Interested in starting your own entrepreneurial journey but unsure what to expect? Then read up on our interview with Evan Weinberger, President, and CEO of Staying Ahead of the Game, located in Houston, TX, USA.
What's your business, and who are your customers?
I founded Staying Ahead of the Game LLC (SAOTG) in 2006. After growing SAOTG to be the largest academic coaching and tutoring company serving the Greater Houston Area, I co-founded a sister company in 2016 called Illuminos Academic Coaching & Tutoring LLC in Northern Virginia that services the Greater Washington DC Metro Area. Our services provide 360-degree academic support for students in 3rd grade through college. From traditional subject tutoring to help students master the concepts in their academic classes to standardized test prep to completing college applications, we have experts in all areas to meet students’ content-specific needs. We also take over the role of being the homework police, so parents can rest easier in this new world of education where an increasing amount of work and teacher communication happens online. Our flagship, research-driven, proprietary, and award-winning executive function curriculum and approach that we incorporate into our work with students is what differentiates us from other tutoring companies. Our program covers critical topics such as organization, time management, study skills, self-advocacy, problem-solving, and impression management. All of this, coupled with our ability to communicate with others in a student’s support circle (e.g., psychologists, psychiatrists, teachers, counselors) to help connect the dots for families, is why we call what we do academic coaching rather than just tutoring.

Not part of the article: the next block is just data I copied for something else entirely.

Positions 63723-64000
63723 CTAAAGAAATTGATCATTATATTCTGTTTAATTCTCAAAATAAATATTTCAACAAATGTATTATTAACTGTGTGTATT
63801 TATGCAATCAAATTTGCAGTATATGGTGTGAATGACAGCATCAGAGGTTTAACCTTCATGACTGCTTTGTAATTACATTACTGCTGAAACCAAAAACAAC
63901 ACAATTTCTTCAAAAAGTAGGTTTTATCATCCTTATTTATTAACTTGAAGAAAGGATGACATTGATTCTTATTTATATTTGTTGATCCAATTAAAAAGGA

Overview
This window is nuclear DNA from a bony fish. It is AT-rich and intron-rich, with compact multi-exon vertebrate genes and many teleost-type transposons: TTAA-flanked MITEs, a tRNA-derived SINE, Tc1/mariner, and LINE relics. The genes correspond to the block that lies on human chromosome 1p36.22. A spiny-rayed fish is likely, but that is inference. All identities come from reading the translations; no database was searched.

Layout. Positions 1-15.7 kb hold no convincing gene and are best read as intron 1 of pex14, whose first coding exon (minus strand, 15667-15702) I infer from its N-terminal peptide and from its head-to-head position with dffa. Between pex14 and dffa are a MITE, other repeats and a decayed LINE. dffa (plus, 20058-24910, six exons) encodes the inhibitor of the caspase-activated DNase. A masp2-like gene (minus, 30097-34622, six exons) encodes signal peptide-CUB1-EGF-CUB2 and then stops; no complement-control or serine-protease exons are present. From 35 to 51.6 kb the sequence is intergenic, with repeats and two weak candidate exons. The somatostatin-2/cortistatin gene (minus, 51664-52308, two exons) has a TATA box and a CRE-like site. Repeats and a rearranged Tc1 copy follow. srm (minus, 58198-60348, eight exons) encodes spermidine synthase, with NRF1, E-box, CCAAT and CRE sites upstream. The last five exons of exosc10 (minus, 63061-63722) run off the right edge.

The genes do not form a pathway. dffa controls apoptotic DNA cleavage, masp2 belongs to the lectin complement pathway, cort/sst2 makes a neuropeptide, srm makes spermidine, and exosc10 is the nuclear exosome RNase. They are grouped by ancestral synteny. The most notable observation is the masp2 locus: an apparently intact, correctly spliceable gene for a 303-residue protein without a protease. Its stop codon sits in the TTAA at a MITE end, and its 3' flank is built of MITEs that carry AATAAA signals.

Our customers are wonderful families with children in public or private school(s) who place tremendous value on education. Some of our students are underperforming relative to their potential, either due to lacking the executive function skills to complete their work on time or carrying forward unfilled learning gaps in one or subjects from previous years. Others are spending too much time on schoolwork and need to become more efficient. Others wish to reduce the stress and chaos in the home around school-related things. Many of our students have mild to moderate learning differences, such as ADHD or other processing disorders, and they are looking for compensatory skills to help them perform to their capability despite them.
Tell us about yourself